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Epistle to my unborn child
Author: Wakdok,Samuel Stephen | November 04, 2009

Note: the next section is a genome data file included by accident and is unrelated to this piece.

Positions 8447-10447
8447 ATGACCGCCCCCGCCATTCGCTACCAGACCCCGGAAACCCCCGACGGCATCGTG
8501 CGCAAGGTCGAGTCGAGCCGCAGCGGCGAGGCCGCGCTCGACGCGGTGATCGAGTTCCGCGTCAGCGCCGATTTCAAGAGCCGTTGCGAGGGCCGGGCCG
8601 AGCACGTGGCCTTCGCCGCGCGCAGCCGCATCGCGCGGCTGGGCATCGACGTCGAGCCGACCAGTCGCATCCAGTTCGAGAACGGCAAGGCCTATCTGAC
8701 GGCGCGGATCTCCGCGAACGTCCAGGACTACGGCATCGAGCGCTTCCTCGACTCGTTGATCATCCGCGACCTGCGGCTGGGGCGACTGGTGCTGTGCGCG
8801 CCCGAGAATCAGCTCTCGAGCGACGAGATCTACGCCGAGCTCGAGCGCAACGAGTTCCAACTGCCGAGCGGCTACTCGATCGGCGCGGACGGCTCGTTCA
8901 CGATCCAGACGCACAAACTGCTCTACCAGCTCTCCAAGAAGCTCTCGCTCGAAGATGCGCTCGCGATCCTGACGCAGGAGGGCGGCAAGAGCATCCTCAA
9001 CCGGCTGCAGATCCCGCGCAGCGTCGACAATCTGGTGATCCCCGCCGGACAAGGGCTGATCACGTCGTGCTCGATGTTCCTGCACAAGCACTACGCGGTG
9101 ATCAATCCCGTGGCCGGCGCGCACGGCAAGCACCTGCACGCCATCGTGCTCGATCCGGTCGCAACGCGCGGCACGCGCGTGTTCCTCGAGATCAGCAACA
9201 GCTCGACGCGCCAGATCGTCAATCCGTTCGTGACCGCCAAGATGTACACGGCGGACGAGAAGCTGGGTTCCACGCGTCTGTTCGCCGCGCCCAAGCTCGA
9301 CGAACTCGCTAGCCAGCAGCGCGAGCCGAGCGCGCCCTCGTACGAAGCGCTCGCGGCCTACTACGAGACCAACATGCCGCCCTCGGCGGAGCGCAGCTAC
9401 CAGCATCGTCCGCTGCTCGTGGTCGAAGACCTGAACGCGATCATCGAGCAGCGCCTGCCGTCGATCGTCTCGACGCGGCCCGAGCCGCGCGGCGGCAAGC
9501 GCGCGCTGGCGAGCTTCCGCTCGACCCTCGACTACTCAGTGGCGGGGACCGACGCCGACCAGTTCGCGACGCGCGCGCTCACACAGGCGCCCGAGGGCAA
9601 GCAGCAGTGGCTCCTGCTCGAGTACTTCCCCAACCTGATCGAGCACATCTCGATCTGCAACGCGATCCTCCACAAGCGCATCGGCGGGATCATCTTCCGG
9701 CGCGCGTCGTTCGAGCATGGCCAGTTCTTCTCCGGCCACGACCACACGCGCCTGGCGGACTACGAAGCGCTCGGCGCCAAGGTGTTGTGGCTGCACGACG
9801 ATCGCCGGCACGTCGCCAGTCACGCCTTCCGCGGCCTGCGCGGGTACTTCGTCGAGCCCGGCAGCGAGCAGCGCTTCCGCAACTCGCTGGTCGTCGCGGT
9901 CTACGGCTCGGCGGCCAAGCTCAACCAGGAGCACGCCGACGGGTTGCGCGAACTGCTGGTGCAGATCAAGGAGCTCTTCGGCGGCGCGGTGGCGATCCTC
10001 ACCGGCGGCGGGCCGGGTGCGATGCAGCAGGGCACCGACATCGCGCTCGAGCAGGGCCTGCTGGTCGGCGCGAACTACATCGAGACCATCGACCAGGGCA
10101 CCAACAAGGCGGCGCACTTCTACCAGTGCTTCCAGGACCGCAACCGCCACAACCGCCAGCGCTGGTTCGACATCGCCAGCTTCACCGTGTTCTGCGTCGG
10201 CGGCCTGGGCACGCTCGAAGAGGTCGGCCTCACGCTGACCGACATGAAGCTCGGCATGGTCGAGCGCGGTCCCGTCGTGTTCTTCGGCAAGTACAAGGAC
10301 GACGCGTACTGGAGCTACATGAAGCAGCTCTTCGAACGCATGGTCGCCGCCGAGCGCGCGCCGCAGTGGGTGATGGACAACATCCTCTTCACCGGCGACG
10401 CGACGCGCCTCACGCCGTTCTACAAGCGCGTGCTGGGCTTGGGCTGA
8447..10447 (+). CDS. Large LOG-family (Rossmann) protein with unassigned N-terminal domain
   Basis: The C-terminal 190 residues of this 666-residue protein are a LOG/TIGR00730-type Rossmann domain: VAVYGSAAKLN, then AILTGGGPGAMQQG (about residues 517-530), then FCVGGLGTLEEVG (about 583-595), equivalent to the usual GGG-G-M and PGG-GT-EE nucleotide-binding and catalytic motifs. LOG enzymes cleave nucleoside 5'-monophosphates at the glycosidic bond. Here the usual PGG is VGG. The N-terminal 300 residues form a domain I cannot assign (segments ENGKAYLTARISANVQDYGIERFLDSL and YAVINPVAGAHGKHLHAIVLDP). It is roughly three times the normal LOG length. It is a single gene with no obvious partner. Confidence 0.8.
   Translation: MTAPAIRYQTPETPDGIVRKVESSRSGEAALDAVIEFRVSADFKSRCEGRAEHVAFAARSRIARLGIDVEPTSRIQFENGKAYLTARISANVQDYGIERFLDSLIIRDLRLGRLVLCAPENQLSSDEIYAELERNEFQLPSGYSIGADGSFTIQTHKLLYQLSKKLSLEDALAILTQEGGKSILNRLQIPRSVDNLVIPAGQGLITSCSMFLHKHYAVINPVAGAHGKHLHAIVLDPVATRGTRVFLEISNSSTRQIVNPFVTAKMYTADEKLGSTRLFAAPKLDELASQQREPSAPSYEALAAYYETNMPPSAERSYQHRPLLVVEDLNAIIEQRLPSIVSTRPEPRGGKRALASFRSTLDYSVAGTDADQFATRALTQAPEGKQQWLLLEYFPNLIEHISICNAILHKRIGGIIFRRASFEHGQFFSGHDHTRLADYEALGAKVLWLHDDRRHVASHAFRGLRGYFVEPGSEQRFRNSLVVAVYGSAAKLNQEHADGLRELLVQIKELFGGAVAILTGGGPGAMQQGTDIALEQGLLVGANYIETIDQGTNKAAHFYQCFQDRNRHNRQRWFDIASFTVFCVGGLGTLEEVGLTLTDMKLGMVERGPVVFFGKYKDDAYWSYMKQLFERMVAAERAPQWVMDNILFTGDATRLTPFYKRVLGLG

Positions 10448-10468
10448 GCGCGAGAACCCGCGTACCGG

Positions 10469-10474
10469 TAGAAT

My dear child, even before your mother brings you to this world, I am already writing you a letter. I do not know how long it will take you to be able to read but I am certain you will read even at an earlier age than I did. Even before you know how to read in the white man's way you will have started reading the environment around you, the society you will be born into and the life you will meet and live. As a child watching the dramatization of Things Fall Apart on the Television in the mid 1980s, life was more peaceful, more purposeful, and full of hope for a bright future. Our mothers pushed in the labour wards or at homes for us to be born into Adam's earth. Our mothers sit and gist in the evenings as they watched us their children play. When we got home tired these mothers would tuck us into our beds in many cases spring beds. Our fathers leave home for work at day break, very certain that their families would not starve or want anything and they were very sure to return home to their families after work. We called all tooth paste maclean and called all soft drinks coke. We were not afraid of the dark because NEPA and now PHCN was not what it is today. We used our hands to drink water directly from the tap and did not know what a borehole looked like. There was no pure water. We learnt A, B, C and 1, 2, 3 on slates .We did not have or even see generators as kids. Transport fares had not gone up, food stuff and basic commodities had not skyrocketed. Infact we grew up to know deflation rather than inflation. God's name was not used to make money, education was for all who were determined to acquire it, and in short life was life. Then SAP (Structural Adjustment Programme) came with its ugly harsh conditions on Nigerians from 1986. Stagflation took hold of our economy. Poverty became our wealth, firms including bakeries closed shops, and bread disappeared from the tables, we no longer ate blue band as we called it. Corruption soared among our leaders, 419 was born, the military became more politicized than ever. We were growing up from primary school to secondary school through the years, and so were the problems of our dear Nigeria. Inflation, unemployment, poverty, lack of capacity building and utilization, ethno-religious disharmony and crises. The middle class was wiped off in the late 1980s, we saw all these and we were supposed to be the new breed. My child you will come to read in the bible where Christ said if you put new wine in an old skin, surely the skin will burst. Babangida toyed with our intellectual heritage as a nation. They conducted elections but never gave the winner. They botched a republic that was supposed to be the connection between the history and the future and with it, the then present was sequestered and with us hanging in the balance. Life became hell for many, insecurity grew by both night and day, universities became lost hopes of glory, we came into the university after secondary school, but Nigeria in the 1990s was at the brink of collapse. Abacha, they said was holding the nation to ransom, the university system was not spared. We have become older and bolder and we risked our lives for âalutaâ that âvictoriaâ may be âascertaâ. When on June 8th 1998 General Abacha died, many saw the end of an end or so we thought. The beginning of another beginning commenced when on May 29th 1999, Democracy was returned from limbo, the people danced and rejoiced, the new President (Obasanjo 1999-2007) who narrowly escaped Abachaâs âdachauâ came on board fire brand. He said he was born again; it was not going to be business as usual. Corruption was to be bound hand, feet and even mind and thrown into the bottomless pit. But promises came with lies, foreign exchange was burnt chasing ghost foreign investors when the home front was burning with crises and bomb explosions, tourism became the official function of a president saddled with enough domestic challenges. Sadly, my dear Jos the tin city, the home of peace and tourism was set ablaze on the 7th of September 2001 and it culminated into the declaration of a state of emergency in 2004. No one knew safety again not to talk of peace. The structure of the economy was still not deepened nor widened and once again we failed to diversify our economy. The black gold, our mono economy life wire sold above 150 USD per barrel but it didn't translate into a better life for the people except for the few "friends of silence". We had to buy our own fuel in our country at an internationally determined price. Even our police force had to embark on a strike. Thank God for the first time in our history on May 29th 2007 we had a civilian to civilian transition, though the game was not played by the books, at least the game was played. The new man came with cleaner records in terms of transparency and rule of law but he has no activity in his dictionary. As Ayuba my good friend said let the man be reactive if he can't be proactive. Of course our world became more integrated than ever. They called it globalization. As a developing nation, an emerging economy, our degree of openness is skewed in favour of imports. We imported everything and exported job opportunities to other countries. We benefit less from the benefits and opportunities brought by globalization. Even in the AGOA (African Growth and Opportunity Act) an attempt by the industrialized world to open up their markets to African exports, we the giant of Africa became loudly absent. Our Capacity utilization is at its lowest ebb and our markets (goods and money) at disequilibria. When the financial crisis snow balled into an economic crisis, we just melted. The portfolio investors clicked one button and there was a flight. Foreign direct investment of course dried up and true to the eroded structure of our economy we could not provide quick stabilizers. Deregulation and privatization are only perpetuating the structural disequilibria in our peripheral capitalist economy. As children we only thought of where to play and what to eat and when to sleep, then been dragged from our beds to go to school, children now know fear, hunger, blood, sleepless nights and all manners of tensions. Nigeria's problems became more complex, the truth has not been told, but we are only lying to ourselves which makes us the biggest fools. Things are falling apart and fast falling. The centre is finding it difficult to hold. There is a killing spree be it physical wise, economic wise, political wise and other wise. My dear child, we the present generation are at a cross road. Do we continue with what the older generation is bequeathing to us or do we seek to redefine ours? If they have failed us can we afford to fail your unborn generation since we are bringing you to this world without your consent? Can we heal each others wounds and ultimately the wound of our dear country? Or do we also become priests in the funeral of our corporate existence? Do we allow the dynamics of economics, politics, religion, class, and resource control among others to disvirgin our faith in a viable and human future? I am wondering when you are eventually born, if you will know innocence as we did when we were young. Will you and your peers be proud to be Nigerians? Already many Nigerians are sleeping at foreign embassies in search of visas to emigrate. Some who do not have that patience are using the trans Saharan desert routes to Libya en route Europe, while others are hiding in the cabin of ships to land in the Americas. Nigerians now prefer war ravaged Sierra Leone and Liberia. Ghana is now heaven while South Africa with the highest crime rate in the world is the place to be. Can mothers watch their children play again in a peaceful atmosphere devoid of hunger, fear and blood letting? Can Nigerians stop sacrificing their fellow citizens on the alters of selfishness, greed and violence? Will the rains of joy come and make the grasses of peace greener again? Will the rivers of security flow and allow the ocean of love envelope our land again? Because I want you my child to have a better and more secured life than I have, I am praying that peace should return to Nigeria. I pray for socio-economic development to be pursued and attained. I pray for the restoration of the dignity of human hood but above all I pray for the centre to hold and hold firmly so that things will no longer continue to fall apart. Powered By Credo World- Media. stcredoworld at